Thanks Andy.  There are pitfalls that are probably obvious to people who have experience with programming or scripting, like when I changed the name of variables, they stopped working in functions/expressions.  My rookie error was putting spaces in the new names, they don't work in functions if that's done.    I don't know if that's in the documentation, but it ought to be so prominent and repeated so frequently that it can't be missed. 
Another tip is that size changes, say to the side length of a rectangle, can extend in an unwanted direction, ie, the wrong end is fixed.  Deleting the variable/dimension and applying it to the opposite side of the rectangle corrected that for me. 
Title: Re: parametric assembly that isn't a formal "TC parametric part" or a scripted .ppm
Post by: nikkipollard on November 01, 2017, 09:24:13 PM
Another way to stop things moving in the wrong direction is to use the anchor constraint.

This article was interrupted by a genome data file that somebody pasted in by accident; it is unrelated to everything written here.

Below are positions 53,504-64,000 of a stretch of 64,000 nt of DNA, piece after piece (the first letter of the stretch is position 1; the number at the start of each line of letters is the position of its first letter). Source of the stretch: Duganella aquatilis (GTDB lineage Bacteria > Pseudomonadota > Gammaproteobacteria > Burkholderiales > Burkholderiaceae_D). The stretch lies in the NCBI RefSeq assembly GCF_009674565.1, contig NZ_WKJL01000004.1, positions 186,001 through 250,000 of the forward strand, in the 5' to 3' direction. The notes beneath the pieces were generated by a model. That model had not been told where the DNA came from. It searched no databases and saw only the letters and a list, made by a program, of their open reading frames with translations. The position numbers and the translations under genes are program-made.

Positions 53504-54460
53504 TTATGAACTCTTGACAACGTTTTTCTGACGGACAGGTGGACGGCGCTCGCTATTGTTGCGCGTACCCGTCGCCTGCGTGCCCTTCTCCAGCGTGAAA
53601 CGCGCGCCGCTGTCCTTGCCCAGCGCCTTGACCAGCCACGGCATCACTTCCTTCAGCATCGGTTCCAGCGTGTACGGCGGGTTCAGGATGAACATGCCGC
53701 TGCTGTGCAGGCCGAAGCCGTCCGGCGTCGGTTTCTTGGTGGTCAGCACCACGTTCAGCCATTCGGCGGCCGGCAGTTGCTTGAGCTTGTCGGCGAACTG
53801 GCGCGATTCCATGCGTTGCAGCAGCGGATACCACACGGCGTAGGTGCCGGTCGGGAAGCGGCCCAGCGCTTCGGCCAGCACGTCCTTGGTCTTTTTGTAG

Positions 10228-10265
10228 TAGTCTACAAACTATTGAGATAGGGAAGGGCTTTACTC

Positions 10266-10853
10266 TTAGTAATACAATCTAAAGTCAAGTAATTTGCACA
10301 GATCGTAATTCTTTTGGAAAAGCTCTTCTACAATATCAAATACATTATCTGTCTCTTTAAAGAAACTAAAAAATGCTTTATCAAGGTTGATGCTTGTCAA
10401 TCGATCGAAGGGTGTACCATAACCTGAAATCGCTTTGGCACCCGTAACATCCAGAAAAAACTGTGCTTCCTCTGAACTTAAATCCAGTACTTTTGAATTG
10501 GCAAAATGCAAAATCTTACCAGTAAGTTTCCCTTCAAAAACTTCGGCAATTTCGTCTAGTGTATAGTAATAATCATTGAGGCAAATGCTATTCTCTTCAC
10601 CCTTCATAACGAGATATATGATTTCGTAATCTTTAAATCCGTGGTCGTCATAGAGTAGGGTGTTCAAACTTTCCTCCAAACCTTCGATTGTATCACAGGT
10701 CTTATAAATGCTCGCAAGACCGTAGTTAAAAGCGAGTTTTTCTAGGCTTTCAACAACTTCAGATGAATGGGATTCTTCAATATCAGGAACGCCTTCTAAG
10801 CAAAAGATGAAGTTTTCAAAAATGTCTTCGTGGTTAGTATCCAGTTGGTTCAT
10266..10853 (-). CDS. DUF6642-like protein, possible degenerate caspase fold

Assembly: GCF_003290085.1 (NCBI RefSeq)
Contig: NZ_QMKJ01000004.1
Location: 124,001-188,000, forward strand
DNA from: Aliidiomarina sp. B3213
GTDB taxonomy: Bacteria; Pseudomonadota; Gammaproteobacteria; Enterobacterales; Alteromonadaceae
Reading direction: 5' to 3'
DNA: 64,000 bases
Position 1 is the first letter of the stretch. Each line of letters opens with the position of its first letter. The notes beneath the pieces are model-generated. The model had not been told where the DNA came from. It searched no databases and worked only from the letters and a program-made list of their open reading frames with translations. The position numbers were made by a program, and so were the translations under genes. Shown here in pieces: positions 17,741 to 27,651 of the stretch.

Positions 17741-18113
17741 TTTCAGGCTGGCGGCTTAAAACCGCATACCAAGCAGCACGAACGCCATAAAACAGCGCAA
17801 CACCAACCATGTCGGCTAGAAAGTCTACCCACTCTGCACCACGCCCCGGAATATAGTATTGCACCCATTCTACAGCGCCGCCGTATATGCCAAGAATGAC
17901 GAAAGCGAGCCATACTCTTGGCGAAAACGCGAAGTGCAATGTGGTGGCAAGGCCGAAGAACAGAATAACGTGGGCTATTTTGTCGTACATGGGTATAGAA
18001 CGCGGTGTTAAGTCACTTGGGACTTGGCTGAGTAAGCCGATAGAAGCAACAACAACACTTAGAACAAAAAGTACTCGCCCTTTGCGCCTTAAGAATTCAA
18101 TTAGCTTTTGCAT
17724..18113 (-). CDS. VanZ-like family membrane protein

There are  reasons I like taking this one step further and converting them to parametric parts.

1. extrude heights can be a parameter, rotation angles of a revolve can be a parameter etc - making it more 3d
2. with nested parametric parts you can move and rotate parts, as well as make copies of components.
3. You can use the math functions to work out number of copies, distances.
4. They are easy to drag into drawing from the library palette and change parameters of that specific object without having to try to figure out which parameter is relevant. You also avoid having conflicting variable names in the calculator palette.

But there are also disadvantages
1. You will need to explode them and turn them into groups or blocks - because they don't work well with the drafting palette, and the architectural section- elevation tool.